How to make a good portrait?
How to make a good portrait?
Today's post is an answer to the ever-arising question of how to take good portrait photos. The tips I present below are my thoughts based on the experience I have gathered so far.
I do not focus only on the portrait, as everyone has in mind (face, bust), but on the broadly understood photographing of people at photo sessions. So, consider the post below as a collection of my tips on how to photograph people well.
This time there won't be a word about the hardware. I focus only on practice; cooperation with the photographed person, observation of the surroundings and light.
Interaction, relaxation, good atmosphere, trust and getting to know the person.
The first and one of the basic principles. The person we photograph must feel good and at ease. She cannot be tense and nervous. Such photos end disastrously.
Even if I work with people dealing with professional modeling, the sessions are always preceded by a conversation. Usually initiated electronically and continued with a photo shoot.
The same applies to beginners. I always explain that I will help them in the right setting and if something is wrong, I will correct it immediately. This is very important to them because they don't feel confident enough to "sweep" in front of the lens. This is how I build trust.
I always continue the conversation while shooting. A simple matter that will take the sessions to the subconscious level. Then the photographed person often relaxes completely and thanks to this it is easy to spot very natural poses that look the best. Often, during such chats, I will catch a great positioning of the person standing in front of the lens and if I do not manage to take the picture, please do this again. Then I know that this is an attitude in which the person feels great.
2. Appropriate selection of place, style and time.
Another very important aspect that should be devoted to a few longer sentences. Without a suitable place, even the best and most beautiful model will not help. This principle applies when the blurring of the background shows the elements of the environment in such a way that they affect the reception of the photograph.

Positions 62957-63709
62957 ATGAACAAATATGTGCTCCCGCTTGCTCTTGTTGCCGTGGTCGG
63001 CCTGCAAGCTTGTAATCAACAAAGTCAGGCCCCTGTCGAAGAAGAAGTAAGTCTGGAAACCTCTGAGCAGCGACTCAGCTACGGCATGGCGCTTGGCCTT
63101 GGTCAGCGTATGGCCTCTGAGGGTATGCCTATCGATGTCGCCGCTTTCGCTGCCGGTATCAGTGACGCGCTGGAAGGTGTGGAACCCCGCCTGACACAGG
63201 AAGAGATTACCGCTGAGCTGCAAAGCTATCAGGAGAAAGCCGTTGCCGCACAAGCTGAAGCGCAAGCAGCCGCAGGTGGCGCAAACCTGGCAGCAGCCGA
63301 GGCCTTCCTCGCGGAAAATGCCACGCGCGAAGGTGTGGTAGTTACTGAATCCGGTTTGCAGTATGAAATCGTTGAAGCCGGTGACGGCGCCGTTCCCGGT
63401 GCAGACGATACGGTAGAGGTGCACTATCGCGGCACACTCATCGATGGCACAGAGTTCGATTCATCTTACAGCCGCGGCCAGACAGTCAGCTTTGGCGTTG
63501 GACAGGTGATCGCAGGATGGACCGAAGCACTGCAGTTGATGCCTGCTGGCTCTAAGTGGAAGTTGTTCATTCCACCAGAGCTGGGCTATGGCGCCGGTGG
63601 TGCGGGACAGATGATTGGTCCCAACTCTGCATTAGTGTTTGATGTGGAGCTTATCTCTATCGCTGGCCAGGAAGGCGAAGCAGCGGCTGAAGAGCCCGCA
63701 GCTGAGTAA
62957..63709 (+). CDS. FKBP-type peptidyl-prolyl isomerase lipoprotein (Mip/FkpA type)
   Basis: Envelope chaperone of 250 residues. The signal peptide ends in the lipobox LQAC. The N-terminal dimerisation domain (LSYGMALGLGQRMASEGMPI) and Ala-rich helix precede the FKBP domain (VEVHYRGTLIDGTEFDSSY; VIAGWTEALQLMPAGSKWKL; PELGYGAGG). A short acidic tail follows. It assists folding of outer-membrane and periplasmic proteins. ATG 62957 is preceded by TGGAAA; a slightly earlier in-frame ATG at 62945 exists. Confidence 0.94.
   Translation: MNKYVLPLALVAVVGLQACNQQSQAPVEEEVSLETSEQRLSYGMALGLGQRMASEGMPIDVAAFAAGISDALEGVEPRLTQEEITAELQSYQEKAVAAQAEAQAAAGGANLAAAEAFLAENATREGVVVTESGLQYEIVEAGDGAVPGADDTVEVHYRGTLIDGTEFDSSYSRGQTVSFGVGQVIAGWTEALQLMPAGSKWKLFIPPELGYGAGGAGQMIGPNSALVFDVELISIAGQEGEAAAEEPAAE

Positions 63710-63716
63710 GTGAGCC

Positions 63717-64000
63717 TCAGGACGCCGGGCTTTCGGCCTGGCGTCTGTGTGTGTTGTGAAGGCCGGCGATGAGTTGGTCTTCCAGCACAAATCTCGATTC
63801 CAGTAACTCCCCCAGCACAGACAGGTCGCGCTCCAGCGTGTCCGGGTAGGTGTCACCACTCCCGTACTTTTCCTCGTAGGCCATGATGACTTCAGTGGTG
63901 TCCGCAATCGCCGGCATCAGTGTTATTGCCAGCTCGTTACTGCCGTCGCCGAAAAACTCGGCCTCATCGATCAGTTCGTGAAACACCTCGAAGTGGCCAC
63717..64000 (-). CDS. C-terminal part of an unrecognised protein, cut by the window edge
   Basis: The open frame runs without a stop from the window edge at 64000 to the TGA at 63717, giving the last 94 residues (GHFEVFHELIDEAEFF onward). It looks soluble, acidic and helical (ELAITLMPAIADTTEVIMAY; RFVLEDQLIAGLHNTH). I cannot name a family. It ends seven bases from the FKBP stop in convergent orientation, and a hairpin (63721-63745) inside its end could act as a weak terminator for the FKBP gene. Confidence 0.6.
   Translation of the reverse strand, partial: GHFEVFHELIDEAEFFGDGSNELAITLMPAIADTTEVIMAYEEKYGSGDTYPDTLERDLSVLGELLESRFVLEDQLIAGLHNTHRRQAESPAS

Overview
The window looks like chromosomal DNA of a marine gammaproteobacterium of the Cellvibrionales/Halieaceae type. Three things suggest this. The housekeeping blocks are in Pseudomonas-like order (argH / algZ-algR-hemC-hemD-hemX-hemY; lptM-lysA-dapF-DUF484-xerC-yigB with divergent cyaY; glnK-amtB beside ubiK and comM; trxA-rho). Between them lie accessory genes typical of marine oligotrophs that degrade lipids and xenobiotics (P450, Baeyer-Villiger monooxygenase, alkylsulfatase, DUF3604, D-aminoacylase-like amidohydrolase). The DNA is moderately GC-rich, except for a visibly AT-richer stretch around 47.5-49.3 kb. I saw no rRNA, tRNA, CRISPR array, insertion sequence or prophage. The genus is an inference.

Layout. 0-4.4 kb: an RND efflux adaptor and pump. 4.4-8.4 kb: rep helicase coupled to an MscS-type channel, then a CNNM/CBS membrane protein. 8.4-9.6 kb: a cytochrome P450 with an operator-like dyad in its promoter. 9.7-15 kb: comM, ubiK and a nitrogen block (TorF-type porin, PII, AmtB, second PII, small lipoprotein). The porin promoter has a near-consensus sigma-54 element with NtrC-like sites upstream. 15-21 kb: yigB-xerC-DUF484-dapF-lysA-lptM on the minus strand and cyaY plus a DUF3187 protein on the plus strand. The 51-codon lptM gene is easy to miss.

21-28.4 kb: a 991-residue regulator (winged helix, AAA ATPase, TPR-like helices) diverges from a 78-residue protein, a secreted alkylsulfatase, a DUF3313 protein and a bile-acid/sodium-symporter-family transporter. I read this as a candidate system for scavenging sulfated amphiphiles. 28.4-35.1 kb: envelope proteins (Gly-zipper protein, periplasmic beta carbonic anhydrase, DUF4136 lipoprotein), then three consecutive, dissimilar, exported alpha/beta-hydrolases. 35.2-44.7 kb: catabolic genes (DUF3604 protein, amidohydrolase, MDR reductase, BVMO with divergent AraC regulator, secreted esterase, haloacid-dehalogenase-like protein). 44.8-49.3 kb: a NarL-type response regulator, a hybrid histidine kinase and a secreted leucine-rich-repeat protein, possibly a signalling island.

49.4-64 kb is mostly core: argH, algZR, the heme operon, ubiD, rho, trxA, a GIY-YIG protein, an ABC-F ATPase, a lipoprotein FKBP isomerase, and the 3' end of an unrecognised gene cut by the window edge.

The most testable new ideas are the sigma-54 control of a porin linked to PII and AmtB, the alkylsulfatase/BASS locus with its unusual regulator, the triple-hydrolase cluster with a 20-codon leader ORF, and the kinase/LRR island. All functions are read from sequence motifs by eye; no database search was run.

When choosing a place, you should always choose it according to the person you are photographing or vice versa; person to a given place. I cannot imagine photographing a woman in a long dress against the background of graffiti. Unless the photography is to convey a specific message, e.g. by means of contrast. As I mentioned, it is best to choose the place for the photographed person. So that it fits this location. She identified with it to some extent. To all this, you should add styling that fits into the whole.
If we work with professional models and we have a project / vision to implement, the place must be selected in terms of styling, while the model must feel the atmosphere.
It is different with time. It can be matched to the session concept. That's what I did for the morning session with steaming ponds. If, however, the time does not matter, it is worth taking photos during the golden hour or at any time on a cloudy day. Then the light is neutral and gentle, which results in nicely lit photos.
There is no need to be limited only to shooting in the golden hour or only on a cloudy day. If you only have a vision of photos in bright sunlight and you want to achieve the desired effect, why not? This is what I did in the case of sessions in bright sunlight with Kasia. However, I do not recommend this solution to beginners. It is not easy and you have to do it very consciously, but I still recommend experimenting because I know from experience that this is the best and fastest way to success (of any kind).